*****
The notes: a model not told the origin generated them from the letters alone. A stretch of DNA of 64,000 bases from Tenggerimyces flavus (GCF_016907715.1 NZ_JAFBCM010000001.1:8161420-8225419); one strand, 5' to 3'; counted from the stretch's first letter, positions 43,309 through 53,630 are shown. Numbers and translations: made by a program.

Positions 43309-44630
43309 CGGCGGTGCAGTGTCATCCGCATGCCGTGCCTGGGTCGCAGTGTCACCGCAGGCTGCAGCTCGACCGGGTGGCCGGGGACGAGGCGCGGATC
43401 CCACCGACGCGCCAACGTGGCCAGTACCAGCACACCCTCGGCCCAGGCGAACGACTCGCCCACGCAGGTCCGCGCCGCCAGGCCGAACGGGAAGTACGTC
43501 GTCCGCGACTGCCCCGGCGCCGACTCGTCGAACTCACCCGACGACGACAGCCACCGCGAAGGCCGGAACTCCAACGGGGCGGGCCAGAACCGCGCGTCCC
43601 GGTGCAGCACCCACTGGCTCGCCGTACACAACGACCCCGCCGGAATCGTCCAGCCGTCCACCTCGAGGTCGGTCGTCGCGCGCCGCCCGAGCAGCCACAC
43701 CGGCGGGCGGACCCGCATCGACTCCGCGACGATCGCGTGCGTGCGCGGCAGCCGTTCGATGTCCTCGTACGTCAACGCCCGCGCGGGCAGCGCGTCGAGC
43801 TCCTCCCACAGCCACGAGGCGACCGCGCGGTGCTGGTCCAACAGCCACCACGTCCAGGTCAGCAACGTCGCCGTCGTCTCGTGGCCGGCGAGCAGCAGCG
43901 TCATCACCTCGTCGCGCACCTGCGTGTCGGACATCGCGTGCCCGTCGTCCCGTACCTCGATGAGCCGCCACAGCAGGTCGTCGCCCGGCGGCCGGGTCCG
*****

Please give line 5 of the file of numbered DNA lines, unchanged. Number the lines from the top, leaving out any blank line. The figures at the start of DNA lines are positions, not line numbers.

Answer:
43501 GTCCGCGACTGCCCCGGCGCCGACTCGTCGAACTCACCCGACGACGACAGCCACCGCGAAGGCCGGAACTCCAACGGGGCGGGCCAGAACCGCGCGTCCC